Inside Wall Street
BRAND-NAME SKIN AND BONE MARROW
With biotech stocks chalking up mighty gains, many fear that the red-hot industry may have peaked. Not so, says money manager Elizabeth Dater, who sees a number of "compelling" values among the industry's undiscovered companies. Dater, a managing director at E. M. Warburg, Pincus, is accumulating Marrow-Tech shares for her $38 million Counsellors Emerging Growth Fund.
At 13 3/4, Marrow-Tech has already doubled in the past two months. No matter, says Pincus: Marrow-Tech is an "attractive long-term holding for much larger gains in the next two to three years."
Marrow-Tech has patented its technology for culture replication of human tissues, including skin, bone marrow, and cells of certain organs. Dater says this technology has potentially broad medical and industrial uses, such as screening for toxicity of household, cosmetics, and pharmaceutical products without using animals or humans. In September, the company signed an agreement giving the Belgian unit of Johnson & Johnson exclusive European marketing rights for its Skin2 toxicity-screening kits.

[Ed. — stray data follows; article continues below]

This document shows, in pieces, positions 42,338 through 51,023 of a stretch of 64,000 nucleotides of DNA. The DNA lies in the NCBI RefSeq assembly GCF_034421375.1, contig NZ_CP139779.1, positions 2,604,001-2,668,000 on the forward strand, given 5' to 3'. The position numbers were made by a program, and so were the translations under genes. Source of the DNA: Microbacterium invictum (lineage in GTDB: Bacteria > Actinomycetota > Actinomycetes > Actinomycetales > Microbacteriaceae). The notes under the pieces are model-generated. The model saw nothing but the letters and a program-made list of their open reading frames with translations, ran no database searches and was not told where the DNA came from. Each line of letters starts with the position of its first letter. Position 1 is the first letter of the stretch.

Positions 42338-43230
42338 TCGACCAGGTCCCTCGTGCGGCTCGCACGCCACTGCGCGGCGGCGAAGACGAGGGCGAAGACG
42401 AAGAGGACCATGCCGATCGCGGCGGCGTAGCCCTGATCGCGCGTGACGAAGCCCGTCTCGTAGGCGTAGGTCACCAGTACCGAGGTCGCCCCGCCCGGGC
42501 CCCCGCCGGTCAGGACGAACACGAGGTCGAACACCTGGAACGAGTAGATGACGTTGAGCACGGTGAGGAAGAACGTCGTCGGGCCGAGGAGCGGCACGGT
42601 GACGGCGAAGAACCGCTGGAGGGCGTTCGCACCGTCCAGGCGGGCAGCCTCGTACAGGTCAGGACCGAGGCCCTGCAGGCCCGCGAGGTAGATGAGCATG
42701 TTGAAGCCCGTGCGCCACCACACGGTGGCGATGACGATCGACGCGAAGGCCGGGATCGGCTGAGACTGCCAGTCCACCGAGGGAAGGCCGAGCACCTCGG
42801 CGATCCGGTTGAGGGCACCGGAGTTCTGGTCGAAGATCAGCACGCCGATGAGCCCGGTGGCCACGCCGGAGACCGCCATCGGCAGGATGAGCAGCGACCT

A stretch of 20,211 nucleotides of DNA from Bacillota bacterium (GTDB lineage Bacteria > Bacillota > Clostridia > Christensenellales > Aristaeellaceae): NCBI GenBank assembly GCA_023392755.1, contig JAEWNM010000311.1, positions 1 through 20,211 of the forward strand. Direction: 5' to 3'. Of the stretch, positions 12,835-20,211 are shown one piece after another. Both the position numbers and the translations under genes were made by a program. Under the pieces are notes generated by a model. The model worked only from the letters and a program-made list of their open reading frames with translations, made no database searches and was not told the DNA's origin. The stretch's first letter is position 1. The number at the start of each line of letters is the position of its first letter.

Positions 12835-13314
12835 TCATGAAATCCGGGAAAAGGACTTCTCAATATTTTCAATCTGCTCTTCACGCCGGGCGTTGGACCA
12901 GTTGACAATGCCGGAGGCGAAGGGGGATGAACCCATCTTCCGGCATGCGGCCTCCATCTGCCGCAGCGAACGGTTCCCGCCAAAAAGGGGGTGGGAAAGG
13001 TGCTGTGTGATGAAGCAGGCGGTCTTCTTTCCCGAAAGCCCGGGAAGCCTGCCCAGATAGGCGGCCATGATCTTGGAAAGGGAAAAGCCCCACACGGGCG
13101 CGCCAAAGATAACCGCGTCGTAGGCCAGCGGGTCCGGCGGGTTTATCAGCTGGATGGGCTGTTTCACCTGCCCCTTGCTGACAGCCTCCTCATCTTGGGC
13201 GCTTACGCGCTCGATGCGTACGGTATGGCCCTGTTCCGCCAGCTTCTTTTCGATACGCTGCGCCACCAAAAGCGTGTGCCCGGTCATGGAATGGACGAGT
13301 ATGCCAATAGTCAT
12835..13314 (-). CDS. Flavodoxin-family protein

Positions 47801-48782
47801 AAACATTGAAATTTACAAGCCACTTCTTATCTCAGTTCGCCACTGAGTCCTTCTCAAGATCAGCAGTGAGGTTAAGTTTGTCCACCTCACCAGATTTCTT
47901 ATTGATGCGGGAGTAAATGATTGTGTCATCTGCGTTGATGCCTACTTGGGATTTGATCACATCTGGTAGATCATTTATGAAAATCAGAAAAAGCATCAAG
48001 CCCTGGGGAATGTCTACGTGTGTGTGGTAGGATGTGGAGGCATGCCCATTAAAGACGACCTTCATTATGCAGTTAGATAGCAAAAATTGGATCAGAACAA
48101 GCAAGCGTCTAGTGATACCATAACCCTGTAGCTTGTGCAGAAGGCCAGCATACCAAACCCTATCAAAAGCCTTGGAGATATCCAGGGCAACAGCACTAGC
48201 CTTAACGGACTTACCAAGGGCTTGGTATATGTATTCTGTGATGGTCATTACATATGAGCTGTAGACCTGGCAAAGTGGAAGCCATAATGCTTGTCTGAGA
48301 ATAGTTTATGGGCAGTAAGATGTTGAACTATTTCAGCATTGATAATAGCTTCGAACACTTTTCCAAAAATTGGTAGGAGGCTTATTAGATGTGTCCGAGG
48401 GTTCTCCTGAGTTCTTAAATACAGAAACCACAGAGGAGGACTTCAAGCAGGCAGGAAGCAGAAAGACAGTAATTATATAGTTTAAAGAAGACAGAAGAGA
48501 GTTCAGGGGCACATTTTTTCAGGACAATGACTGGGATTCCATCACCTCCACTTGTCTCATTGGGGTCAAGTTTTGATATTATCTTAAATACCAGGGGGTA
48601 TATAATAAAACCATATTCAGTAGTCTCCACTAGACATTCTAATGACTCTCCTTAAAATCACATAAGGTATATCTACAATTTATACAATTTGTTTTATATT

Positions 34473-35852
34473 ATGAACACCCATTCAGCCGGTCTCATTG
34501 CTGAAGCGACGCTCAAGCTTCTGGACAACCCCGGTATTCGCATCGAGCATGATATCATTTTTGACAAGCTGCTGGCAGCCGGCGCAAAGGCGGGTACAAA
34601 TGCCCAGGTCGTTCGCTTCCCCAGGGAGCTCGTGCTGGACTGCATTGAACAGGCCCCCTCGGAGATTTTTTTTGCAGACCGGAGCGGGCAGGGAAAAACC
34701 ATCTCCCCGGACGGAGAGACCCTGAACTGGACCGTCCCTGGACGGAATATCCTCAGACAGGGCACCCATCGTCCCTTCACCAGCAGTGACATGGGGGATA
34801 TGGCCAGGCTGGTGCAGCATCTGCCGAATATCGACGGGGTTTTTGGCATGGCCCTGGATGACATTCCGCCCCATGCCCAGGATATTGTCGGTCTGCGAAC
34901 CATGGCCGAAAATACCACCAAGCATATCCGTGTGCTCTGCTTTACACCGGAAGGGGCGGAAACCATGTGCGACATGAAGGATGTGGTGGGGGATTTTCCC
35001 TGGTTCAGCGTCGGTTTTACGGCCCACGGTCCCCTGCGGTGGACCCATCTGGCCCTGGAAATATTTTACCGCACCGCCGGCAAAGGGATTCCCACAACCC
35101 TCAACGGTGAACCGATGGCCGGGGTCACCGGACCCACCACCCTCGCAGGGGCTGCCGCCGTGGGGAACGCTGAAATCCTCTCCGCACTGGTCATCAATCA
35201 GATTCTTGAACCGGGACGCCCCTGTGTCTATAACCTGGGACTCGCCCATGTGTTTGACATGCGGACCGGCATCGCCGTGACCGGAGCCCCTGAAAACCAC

Marrow-Tech also plans to use its technology for skin replacement in burn victims and others suffering from skin diseases. "The market for skin replacement in burn victims is huge," says Dater, who figures the company will be profitable by 1994. She expects Marrow-Tech to do other joint ventures, which will likely culminate in some pharmaceutical giants taking sizable equity stakes in Marrow-Tech.GENE G. MARCIAL